Remark 11. Consider the following quadratic optimization problem: where is a real Hilbert space, is a self-adjoint bounded linear operator on such that Letting  ,   (i.e., the subdifferential of the indicator function of ),  ,   and  , algorithm (21) reduces to Xu [17] showed that the sequence in algorithm (69) converges strongly to the solution of problem (67).

Remark 12. Consider the setting of Theorem 9 with ,  and  . Then algorithm (21) corresponds to the algorithm in [11, Theorem 9].

The corollaries below are the direct consequences of Theorem 9.

Corollary 13. Let be a nonempty closed convex subset of a real Hilbert space and an -inverse strongly monotone operator of into . Let be a maximal monotone operator on such that the domain of is included in . Let be the resolvent of for , and let be a nonexpansive mapping of into itself. Suppose that is a -strongly monotone and -Lipschitzian continuous operator on with and . Suppose that . Let and , and let be a sequence generated by where the sequences , , and satisfy the following conditions: (1)  and  , (2),  and  , (3)  and  . Then the sequence converges strongly to an element of  .

Proof. Letting for all and in Theorem 9, we get the result.

Corollary 14. Let be a nonempty closed convex subset of a real Hilbert space and an -inverse strongly monotone operator of into . Let be a maximal monotone operator on such that the domain of is included in . Let be the resolvent of for . Assume that satisfies (A1)–(A4). Suppose that . Let and , and let be a sequence generated by where the sequences , , , and satisfy the following conditions: (1)  and  , (2),  and  , (3)  and  , (4)  and  . Then the sequence converges strongly to an element of .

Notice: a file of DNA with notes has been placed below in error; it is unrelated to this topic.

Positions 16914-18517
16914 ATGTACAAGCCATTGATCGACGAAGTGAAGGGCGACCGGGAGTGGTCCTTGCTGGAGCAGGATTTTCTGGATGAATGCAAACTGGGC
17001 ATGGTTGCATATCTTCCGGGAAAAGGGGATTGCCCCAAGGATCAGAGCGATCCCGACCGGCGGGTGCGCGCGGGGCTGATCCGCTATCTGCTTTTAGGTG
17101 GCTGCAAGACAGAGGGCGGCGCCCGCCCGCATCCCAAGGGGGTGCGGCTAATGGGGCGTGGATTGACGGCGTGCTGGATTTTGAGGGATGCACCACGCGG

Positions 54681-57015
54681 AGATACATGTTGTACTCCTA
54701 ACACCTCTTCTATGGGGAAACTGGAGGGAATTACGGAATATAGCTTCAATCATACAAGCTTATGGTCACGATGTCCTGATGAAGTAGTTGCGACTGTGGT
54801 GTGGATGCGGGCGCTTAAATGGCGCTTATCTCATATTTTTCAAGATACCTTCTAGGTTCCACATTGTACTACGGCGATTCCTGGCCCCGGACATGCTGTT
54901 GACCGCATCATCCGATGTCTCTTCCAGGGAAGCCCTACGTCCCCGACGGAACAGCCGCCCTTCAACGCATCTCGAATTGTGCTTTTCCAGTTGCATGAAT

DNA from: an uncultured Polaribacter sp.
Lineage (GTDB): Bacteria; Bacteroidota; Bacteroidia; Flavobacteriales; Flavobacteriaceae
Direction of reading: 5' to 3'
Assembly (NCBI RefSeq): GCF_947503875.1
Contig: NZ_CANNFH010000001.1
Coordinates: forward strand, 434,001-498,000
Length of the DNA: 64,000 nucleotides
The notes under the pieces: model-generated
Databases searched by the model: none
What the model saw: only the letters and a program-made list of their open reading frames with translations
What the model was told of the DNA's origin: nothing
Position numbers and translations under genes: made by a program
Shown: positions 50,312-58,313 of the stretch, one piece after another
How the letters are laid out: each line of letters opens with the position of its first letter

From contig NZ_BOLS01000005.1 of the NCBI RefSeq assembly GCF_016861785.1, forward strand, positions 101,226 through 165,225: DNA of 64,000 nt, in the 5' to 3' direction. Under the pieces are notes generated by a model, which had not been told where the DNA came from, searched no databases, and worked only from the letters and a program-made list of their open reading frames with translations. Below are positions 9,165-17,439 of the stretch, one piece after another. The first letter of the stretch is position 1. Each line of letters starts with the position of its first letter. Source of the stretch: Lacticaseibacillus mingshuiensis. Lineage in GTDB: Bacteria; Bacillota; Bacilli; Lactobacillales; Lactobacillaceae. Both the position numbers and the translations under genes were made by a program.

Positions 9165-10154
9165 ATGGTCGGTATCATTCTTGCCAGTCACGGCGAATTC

Proof. Putting in Theorem 9, we can obtain the desired result.

#### 4. Applications

In this section, we apply the results in the preceding section to variational inequality and optimization problems. Now we consider the variational inequality problem. Let be a real Hilbert space, and let be a proper lower semicontinuous convex function of into . Then the subdifferential of is defined as for all . Rockafellar [18] claimed that is a maximal monotone operator. Let be a nonempty closed convex subset of , and let be the indicator function of . That is, Since is a proper lower semicontinuous convex function on , the subdifferential of is a maximal monotone operator. The resolvent of for is defined by We have where . The variational inequality problem for nonlinear operator is to find such that The set of its solutions is denoted by . Then we have Using Theorem 9, we obtain the strong convergence theorem for the variational inequality problem.

Theorem 15. Let be a nonempty closed convex subset of a real Hilbert space and an -inverse strongly monotone operator of into , and let be a -strongly monotone and -Lipschitzian continuous operator on with and . Suppose that . Let and , and let be a sequence generated by where the sequences , , and satisfy the following conditions: (1)  and  (2),  and  , (3)  and  . Then the sequence converges strongly to an element of .

Proof. Notice that . Letting for all ,  , and , Theorem 9 yields that the sequence converges strongly to an element of .

Next we study the optimization problem where is a proper lower semicontinuous convex function of into such that is included in . We denote by